Teenagers Lydia Ko, Charley Hull start strong
HOYLAKE, England -- Figuratively and literally, the early starters were all over the place Thursday for the first round of the Women's British Open at Royal Liverpool Golf Club.
Almost from the start, they were fretting over the need to keep up speed under the Ladies Golf Union's stringent pace-of-play regime. And they were in and out of the rough on a links course that is as long and tough as any they have known in the event's history.
Lydia Ko, Lexi Thompson and Kaori Ohe were on the clock from the halfway stage, and Yani Tseng was also in trouble. She was given what they call "a bad time" on the 11th green and was uncomfortably aware that, if she had another, she would have been the recipient of a penalty shot.
"We were running down the fairways," Tseng said after she and 15-year-old Ko shot par 72, two behind leaders So Yeon Ryu and Haeji Kang. Tseng's Wednesday plans of "walking down the fairway like a champion" were truly decimated as she scurried hither and thither.
Ko's reaction to being followed by the officials was typical of this phlegmatic soul, the recent winner of the Canadian Open. She saved time by reducing her next hole to a birdie. After dropping a shot at the 11th, she completed her 18 holes with six pars and another birdie.
Guy Wilson, the coach who is doubling as Ko's caddie this week, was entirely happy with everything except his pupil's play on and around the greens.
"Lydia played good solid golf," he said before suggesting that her short game was not quite all it could have been. "Usually, she gets up and down from everywhere, but today she didn't. We'll be working on it this afternoon."
Meanwhile, one of England's own young amateurs was shaping well. Someone had the sense to assure 16-year-old Charley Hull that it didn't matter one bit that she was no longer the youngest kid on the block.
Hull's two birdies and nine straight pars coming home were the stuff of someone who had years of experience under her belt. She has more than enough confidence to make up for anything she might lack in that department.
For a start, she revels in being faced with difficult, wind-tossed links: "I like them long, and I like them narrow."
When Hull had a 1-under-par opener in the Kraft Nabisco, she shot an anticlimactic 77 in the second round. She wasted no time in analyzing where she went wrong that day: "I felt the pressure and I started hitting it really hard, too hard. When it came to the third round, I stopped doing that. I hit lots of half-shots and three-quarter shots and had a 68, which should have been even lower."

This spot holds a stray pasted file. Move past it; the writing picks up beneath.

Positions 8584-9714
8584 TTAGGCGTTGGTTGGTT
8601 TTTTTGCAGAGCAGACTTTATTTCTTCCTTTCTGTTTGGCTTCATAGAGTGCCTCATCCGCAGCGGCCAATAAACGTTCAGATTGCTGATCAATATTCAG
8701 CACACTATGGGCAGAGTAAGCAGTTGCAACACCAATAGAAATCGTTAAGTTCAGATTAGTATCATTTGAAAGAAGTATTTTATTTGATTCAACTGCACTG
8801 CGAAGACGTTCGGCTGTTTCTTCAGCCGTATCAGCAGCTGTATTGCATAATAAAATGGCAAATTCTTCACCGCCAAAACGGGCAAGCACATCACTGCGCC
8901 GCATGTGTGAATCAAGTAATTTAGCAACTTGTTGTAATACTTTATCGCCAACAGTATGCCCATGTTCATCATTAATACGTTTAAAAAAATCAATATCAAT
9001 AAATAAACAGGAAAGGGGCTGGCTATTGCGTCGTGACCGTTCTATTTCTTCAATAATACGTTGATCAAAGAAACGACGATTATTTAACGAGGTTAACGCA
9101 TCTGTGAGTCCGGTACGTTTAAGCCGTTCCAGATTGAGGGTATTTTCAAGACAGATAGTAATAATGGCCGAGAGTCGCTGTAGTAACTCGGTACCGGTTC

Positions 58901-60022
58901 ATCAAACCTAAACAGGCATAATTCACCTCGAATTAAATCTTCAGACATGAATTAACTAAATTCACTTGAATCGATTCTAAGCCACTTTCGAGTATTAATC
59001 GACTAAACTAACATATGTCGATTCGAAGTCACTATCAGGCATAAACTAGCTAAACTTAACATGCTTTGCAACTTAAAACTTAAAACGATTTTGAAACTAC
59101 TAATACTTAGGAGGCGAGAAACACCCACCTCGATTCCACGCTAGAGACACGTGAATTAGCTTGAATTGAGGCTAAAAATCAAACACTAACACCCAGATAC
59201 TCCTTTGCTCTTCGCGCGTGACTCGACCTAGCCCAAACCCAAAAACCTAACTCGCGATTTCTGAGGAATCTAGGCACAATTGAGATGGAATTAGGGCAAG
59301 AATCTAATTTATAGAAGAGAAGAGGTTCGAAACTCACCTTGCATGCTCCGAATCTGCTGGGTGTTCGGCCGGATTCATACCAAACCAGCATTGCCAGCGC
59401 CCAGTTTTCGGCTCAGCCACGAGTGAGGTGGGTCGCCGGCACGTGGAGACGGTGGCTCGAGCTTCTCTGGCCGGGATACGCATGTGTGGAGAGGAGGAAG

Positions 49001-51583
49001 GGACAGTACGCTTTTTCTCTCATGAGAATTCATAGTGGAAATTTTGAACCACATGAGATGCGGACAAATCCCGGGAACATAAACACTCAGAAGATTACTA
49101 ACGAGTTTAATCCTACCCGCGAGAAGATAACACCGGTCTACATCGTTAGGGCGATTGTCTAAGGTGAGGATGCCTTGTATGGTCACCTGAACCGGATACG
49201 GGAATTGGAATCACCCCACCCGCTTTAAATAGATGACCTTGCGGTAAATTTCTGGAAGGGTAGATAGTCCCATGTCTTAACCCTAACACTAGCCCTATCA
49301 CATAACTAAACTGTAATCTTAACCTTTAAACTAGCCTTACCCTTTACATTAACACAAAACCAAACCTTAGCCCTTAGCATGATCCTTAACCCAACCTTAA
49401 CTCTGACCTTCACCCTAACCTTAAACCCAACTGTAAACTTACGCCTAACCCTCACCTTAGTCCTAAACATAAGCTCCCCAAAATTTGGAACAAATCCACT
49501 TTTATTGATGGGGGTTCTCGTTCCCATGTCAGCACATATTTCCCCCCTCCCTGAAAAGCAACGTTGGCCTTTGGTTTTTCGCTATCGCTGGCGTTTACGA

Hull, like Ko, will be playing in the Women's World Amateur Team championships in Turkey next month. For Hull, it will be her last outing as an amateur.
In playing on the winning Curtis Cup side in May, Hull missed out on her school boards. However, there is no question she will be in the right place at the right time when it comes to the Ladies European Tour's Qualifying School. Having made the cut in four out of the four professional tournaments in which she teed up before this week, she cannot wait to start playing for pay.
It seems like no more than five minutes ago that Carly Booth was labeled the brightest talent on the golfing planet. At 11, the Scot was the youngest winner of the Dunblane GC Ladies championship.
Now 20, she struggled in her first two years as a professional but suddenly came good at the start of this year as she put the focus on trying to enjoy herself. First she won a mini-tour event; next the Scottish Open at Archerfield; and, most recently, the Swiss Open.
The Scot, who is at the top of the Ladies European Tour's money list, started out as a favorite for this week, but her first round did not exactly go as planned. She followed a couple of pars with a couple of double bogeys and was out in a 4-over-par 40. Nor was she showing much sign of putting things to rights coming home.
There were three bogeys to set against three birdies but, in returning a 77, she never departed from the goals she had set on Wednesday. On the grounds that it would be impossible to avoid all the Hoylake hazards, she had promised that she would take things a hole at a time and stay patient.
If the teenage brigade wanted to be reminded that there is no great hurry to master this game, they had only to look at the 37-year-old Karrie Webb. This winner of seven majors handed in the most relaxed of the 71s. The days when everyone would heap expectations on her shoulders are long since gone.